In general, this year has smoked 2013 as far as absolutely fantastic releases go - sadly, the exception has been hip hop. I don’t know why, but nothing in that realm has really impressed me all that much until this month. So, instead of my usual five picks, I’m going to talk about three hip hop LPs that I really dug on this month, and then three albums from different genres. Cool? Cool.
Mick Jenkins - The Water[s] (Self-Released)
Chicago MC Mick Jenkins is not a particularly new name in the world of hip hop, but I certainly had not heard of him until this mixtape dropped. I’m pleasantly surprised with what Jenkins brings to the table here, fifteen tracks of airy and laid back songs all mostly based around the concept of the importance of water. There are some moments where it’s almost a little much, but Jenkins’ flow is fantastic and many of the hooks on this tape are very catchy. Definitely one of the most interesting hip hop projects I’ve heard in some time.
STANDOUT TRACK: ‘Jazz’
Katie Kate - Nation (Self-Released)
In a world where female hip hop is dominated by acts like Nicki Minaj and Iggy Azalea in the mainstream, it is extremely refreshing to hear someone with as much passion and uniqueness as Seattle rapper/singer Katie Kate. On this, her second full-length LP following 2011’s Flatland, Katie Kate spits fire over strange and experimental beats with just a few features here and there. On songs like ‘The Visions’ and ‘Rushmore,’ Katie is coming full force with smooth flow and clever lyrics, and then ‘Sadie Hawkins’ appears on the back end of this album, which is simply a very bright indie pop song yet doesn’t make the album sound inconsistent. An excellent release.
STANDOUT TRACK: ‘Rushmore’
Hilltop Hoods - Walking Under Stars (Golden Era)
Australian trio Hilltop Hoods caught my attention last year after picking up a CD sampler of theirs that was released on Record Store Day. There’s definitely an aspect of attraction by accent here, but these dudes write really fun and catchy hip hop songs that don’t sound like any of their American counterparts. Walking Under Stars collects a much darker and more solemn selection of tracks, dealing with things like fatherhood, depression, and feeling lost, but is fairly balanced with the more upbeat tracks like the rock-banger ‘Rumble, Young Man, Rumble’ (featuring Dan Sultan, who is basically Australia’s answer to Lenny Kravitz) and the ridiculously fun ‘Cosby Sweater.’ It took me a few listens to get into this one, but it fits in perfectly with their last couple of albums.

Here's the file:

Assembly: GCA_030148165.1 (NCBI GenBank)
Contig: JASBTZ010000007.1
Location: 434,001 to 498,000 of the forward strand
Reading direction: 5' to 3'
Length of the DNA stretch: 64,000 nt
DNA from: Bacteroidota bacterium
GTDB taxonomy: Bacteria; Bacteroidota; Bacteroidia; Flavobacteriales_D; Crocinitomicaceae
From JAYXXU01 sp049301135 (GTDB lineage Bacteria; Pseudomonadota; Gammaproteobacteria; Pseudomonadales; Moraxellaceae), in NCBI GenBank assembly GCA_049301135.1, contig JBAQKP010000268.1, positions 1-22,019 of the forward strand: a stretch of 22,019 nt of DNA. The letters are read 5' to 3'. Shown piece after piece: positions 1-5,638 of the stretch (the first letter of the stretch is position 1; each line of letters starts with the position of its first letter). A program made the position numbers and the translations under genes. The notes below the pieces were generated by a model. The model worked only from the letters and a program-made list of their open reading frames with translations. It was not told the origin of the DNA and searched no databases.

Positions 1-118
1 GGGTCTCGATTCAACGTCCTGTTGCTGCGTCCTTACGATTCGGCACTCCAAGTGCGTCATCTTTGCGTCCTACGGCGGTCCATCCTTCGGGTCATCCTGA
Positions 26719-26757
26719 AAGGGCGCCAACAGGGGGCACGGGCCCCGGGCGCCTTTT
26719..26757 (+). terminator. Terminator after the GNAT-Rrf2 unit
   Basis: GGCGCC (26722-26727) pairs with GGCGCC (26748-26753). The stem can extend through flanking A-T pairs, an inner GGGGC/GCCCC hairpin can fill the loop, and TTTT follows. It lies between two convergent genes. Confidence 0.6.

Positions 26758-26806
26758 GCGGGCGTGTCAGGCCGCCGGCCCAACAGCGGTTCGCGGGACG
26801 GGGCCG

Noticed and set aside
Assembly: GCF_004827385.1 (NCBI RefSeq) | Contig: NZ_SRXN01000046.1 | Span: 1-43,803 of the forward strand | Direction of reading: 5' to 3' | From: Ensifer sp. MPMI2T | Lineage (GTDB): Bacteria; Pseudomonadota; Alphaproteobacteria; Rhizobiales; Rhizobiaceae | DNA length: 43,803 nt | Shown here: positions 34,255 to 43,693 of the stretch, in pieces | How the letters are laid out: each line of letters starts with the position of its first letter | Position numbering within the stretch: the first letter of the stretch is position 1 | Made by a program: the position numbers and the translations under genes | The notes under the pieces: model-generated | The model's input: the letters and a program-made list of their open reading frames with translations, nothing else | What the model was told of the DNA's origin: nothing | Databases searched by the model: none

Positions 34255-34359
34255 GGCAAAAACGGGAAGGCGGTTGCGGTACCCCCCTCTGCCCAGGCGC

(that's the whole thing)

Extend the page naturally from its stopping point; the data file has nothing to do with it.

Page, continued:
STANDOUT TRACK: ‘Cosby Sweater’
Dwarves - The Dwarves Invented Rock & Roll (Recess)
People seem to fail to mention the Dwarves name when talking about punk rock importance. Originally from Illinois’ very okay suburb Highland Park, these guys have plenty of albums under their belt that combine elements of garage rock, hardcore, and straightahead punk music. Though popping up and playing shows and touring every so often, the Dwarves have been fairly quiet as far as new music is concerned since their last LP, 2011’s The Dwarves Are Born Again. Blag Dahlia and company are back in full force on this record, though. Clocking in at just over 26 minutes, the fifteen songs that make up …Invented Rock & Roll are fast, angry, and snotty, in just the way that the Dwarves have perfected over their career. Definitely one of the best punk albums of this year.
STANDOUT TRACK: ‘Sluts Of The USA’
Cold World - How The Gods Chill (Deathwish Inc.)
First off, Cold World certainly gets the award this year for best album title, as they should have received in 2011 for their last LP, Dedicated To Babies Who Came Feet First. This hardcore outfit takes their genre and twists it together with hip hop attitude in a perfect amalgamation of sonic fury, and it’s done so in only 27 minutes on this album. Though it’s now been about three years in the making, How The Gods Chill is one of the most fun and interesting hardcore records you will hear this year. MCs from Kool G Rap to Meyhem Lauren to Max B appear on this album, and only enhance the the intensity that Cold World brings forward.
STANDOUT TRACK: ‘The Real Deal’
Opeth - Pale Communion (Roadrunner)
Opeth has always been a band I’ve respected but never listened all that deeply into. The Swedish prog-metal outfit first caught my attention in 2008 with the Watershed album, and that I really dug on. While I enjoyed their next LP, 2011’s Heritage, I think I really onliy listened to it one time all the way through. I’m not one of those purists that only cares about the early Opeth records that have a much more metallic sound than these newer ones (you’re damn right I dig hard on Damnation), but I just never really had the chance to dissect that record that much. I plan to return to that album as well as the rest of their back catalog after hearing Pale Communion, because this record is a monster. Mikael Åkerfeldt is a fantastic singer and songwriter, and he utilizes both of these abilities to an excellent degree on this album, and the band as a whole sounds incredibly tight. It’s a perfect album if you’re a fan of ’70s prog but aren’t really into the heavier side of things, or vice versa. I think Opeth has really found the sweet spot in their sound on this album, and I’m very excited to see where they go next and hopefully see them in concert this winter.
STANDOUT TRACK: ‘Goblin’
WYSBLT: JULY ‘14
WYSBLT: TOP 25 OF 2014 (SO FAR)
WYSBLT: MAY ‘14
WYSBLT: APRIL ‘14
WYSBLT: MARCH ‘14
WYSBLT: FEBRUARY ‘14
WYSBLT: JANUARY ‘14